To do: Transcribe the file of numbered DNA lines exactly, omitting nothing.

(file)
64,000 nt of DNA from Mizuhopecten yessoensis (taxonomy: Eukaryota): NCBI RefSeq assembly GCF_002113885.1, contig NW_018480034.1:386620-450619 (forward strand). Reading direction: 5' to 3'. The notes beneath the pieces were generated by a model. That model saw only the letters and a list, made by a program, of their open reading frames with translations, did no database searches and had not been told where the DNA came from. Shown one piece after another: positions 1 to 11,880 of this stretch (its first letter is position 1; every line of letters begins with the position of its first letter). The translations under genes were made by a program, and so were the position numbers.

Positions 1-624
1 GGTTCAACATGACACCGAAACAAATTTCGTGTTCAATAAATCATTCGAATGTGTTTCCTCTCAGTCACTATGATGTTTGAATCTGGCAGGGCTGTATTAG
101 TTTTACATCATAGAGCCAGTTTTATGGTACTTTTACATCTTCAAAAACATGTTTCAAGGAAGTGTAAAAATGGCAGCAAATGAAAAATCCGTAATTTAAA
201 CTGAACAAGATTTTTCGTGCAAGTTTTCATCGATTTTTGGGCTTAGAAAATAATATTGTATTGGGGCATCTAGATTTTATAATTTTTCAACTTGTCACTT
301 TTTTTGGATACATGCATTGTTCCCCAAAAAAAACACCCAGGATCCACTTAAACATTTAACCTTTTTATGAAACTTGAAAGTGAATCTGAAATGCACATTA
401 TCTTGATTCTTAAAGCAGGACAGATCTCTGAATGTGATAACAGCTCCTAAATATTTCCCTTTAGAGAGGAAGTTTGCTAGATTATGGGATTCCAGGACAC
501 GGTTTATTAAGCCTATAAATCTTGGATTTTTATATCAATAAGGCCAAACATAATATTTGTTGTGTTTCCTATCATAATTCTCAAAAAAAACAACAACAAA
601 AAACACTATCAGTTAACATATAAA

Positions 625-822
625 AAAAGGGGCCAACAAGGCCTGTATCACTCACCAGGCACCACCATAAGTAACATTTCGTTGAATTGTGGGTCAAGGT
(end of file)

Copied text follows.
64,000 nt of DNA from Mizuhopecten yessoensis (taxonomy: Eukaryota): NCBI RefSeq assembly GCF_002113885.1, contig NW_018480034.1:386620-450619 (forward strand). Reading direction: 5' to 3'. The notes beneath the pieces were generated by a model. That model saw only the letters and a list, made by a program, of their open reading frames with translations, did no database searches and had not been told where the DNA came from. Shown one piece after another: positions 1 to 11,880 of this stretch (its first letter is position 1; every line of letters begins with the position of its first letter). The translations under genes were made by a program, and so were the position numbers.

Positions 1-624
1 GGTTCAACATGACACCGAAACAAATTTCGTGTTCAATAAATCATTCGAATGTGTTTCCTCTCAGTCACTATGATGTTTGAATCTGGCAGGGCTGTATTAG
101 TTTTACATCATAGAGCCAGTTTTATGGTACTTTTACATCTTCAAAAACATGTTTCAAGGAAGTGTAAAAATGGCAGCAAATGAAAAATCCGTAATTTAAA
201 CTGAACAAGATTTTTCGTGCAAGTTTTCATCGATTTTTGGGCTTAGAAAATAATATTGTATTGGGGCATCTAGATTTTATAATTTTTCAACTTGTCACTT
301 TTTTTGGATACATGCATTGTTCCCCAAAAAAAACACCCAGGATCCACTTAAACATTTAACCTTTTTATGAAACTTGAAAGTGAATCTGAAATGCACATTA
401 TCTTGATTCTTAAAGCAGGACAGATCTCTGAATGTGATAACAGCTCCTAAATATTTCCCTTTAGAGAGGAAGTTTGCTAGATTATGGGATTCCAGGACAC
501 GGTTTATTAAGCCTATAAATCTTGGATTTTTATATCAATAAGGCCAAACATAATATTTGTTGTGTTTCCTATCATAATTCTCAAAAAAAACAACAACAAA
601 AAACACTATCAGTTAACATATAAA

Positions 625-822
625 AAAAGGGGCCAACAAGGCCTGTATCACTCACCAGGCACCACCATAAGTAACATTTCGTTGAATTGTGGGTCAAGGT